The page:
“Well, certainly, I think Russia was involved in the election,” she told ABC's Martha Raddatz. “There's no question about that. And I think when they finish with all of this process, yes, they need to address Russia, they need to act, and they need to make sure they're loud about it.
“We don't want any country involved in our elections ever.”
Haley said Sunday that she doesn't trust Putin. Last month, she told NBC's Matt Lauer: “We cannot trust Russia. We should never trust Russia.”
As ambassador, Haley said Sunday, she had no hesitation taking Russia to task on actions with which the United States disagrees — and that she had received no instructions from Trump to pull punches.
“There's certain things, when they do something wrong, I have no problem calling them out on it,” she said.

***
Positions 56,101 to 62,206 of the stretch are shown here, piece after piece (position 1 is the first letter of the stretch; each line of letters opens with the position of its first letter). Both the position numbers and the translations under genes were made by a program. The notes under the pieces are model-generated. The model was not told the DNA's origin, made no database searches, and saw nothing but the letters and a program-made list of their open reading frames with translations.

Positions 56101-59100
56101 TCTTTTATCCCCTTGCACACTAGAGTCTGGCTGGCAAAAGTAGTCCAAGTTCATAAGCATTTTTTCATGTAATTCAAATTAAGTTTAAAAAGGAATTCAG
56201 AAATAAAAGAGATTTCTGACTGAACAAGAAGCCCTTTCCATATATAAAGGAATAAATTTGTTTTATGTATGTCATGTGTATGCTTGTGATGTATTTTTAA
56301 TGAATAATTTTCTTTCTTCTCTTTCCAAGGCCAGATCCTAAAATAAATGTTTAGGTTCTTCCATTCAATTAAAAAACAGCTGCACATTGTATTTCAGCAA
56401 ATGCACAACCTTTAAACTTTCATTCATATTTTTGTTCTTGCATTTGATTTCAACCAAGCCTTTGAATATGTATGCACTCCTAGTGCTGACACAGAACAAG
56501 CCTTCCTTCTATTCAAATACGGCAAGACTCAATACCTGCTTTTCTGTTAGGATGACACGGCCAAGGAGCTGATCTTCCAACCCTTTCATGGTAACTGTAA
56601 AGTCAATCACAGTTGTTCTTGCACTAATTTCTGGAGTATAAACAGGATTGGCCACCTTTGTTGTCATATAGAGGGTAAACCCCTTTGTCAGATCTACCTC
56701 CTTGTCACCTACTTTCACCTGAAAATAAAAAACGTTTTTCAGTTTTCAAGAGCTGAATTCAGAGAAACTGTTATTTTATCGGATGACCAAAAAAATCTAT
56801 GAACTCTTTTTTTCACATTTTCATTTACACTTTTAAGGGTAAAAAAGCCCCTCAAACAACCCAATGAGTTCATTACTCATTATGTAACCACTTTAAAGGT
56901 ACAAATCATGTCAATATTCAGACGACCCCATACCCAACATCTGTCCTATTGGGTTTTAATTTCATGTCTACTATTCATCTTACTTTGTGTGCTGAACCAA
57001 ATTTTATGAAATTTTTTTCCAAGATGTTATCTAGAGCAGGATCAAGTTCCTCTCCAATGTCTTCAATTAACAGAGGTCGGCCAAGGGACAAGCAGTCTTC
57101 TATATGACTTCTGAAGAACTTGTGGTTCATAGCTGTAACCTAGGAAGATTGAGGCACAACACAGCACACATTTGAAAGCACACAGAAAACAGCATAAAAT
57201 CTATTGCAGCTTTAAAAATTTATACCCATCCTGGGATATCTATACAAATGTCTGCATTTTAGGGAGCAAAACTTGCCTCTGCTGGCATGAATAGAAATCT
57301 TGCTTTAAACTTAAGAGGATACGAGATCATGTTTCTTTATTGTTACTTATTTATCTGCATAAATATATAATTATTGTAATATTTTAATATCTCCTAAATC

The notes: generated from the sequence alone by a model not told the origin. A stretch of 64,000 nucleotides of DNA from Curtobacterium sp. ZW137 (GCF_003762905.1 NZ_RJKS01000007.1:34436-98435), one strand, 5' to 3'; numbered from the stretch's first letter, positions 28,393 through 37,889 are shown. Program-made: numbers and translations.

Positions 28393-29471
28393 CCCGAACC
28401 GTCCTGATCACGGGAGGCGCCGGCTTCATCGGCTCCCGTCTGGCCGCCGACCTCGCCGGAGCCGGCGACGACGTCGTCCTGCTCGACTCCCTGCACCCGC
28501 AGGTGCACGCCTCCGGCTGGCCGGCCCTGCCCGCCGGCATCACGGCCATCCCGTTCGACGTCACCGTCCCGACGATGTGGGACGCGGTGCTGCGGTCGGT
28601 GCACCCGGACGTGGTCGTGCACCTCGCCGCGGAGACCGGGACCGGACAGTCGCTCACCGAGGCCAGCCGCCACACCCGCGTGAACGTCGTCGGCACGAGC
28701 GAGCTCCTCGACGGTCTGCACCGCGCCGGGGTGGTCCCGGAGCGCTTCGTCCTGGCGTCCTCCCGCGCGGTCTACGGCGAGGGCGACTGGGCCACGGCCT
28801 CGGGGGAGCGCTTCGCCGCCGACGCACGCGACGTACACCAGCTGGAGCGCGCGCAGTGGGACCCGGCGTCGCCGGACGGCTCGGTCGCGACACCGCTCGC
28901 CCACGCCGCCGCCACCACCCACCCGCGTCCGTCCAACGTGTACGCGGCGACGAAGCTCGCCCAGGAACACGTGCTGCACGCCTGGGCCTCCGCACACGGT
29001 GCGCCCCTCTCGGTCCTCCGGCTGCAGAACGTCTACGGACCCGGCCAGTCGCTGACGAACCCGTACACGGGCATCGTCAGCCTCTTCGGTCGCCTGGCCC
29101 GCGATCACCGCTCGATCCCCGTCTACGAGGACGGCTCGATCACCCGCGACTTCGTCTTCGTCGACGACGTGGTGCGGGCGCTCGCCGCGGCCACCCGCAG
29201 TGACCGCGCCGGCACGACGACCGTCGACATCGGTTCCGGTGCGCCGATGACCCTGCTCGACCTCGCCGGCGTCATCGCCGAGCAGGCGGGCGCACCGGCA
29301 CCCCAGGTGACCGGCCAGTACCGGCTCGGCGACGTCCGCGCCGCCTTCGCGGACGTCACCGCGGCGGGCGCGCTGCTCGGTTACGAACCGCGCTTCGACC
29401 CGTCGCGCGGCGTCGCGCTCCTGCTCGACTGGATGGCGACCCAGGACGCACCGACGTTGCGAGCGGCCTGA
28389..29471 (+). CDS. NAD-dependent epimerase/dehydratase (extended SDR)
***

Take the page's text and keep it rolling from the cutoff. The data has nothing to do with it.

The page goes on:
“He is not stopping me from beating up on Russia,” she said. “He's not stopping me from talking about the pressure that China needs to be putting on North Korea. He's not stopping me on how we're working together to defeat ISIS,” using an acronym for the Islamic State militant group.
Meanwhile, Trump tweeted Sunday that the media should focus on leaks within his administration.
The committees are trying to determine whether Flynn or other Trump associates coordinated with the Russian government to meddle in last year's election.
Trump has said that Flynn's request isn't an indication that he did something wrong, but rather an attempt to avoid the ramifications of a “witch hunt.”
Although Haley said she didn't trust Russia or Putin, she conceded that the United States needed them to deal with bigger problems.
“We need their pressure when it comes to dealing with ISIS, and we also need their pressure when it comes to dealing with China and North Korea,” she told Raddatz.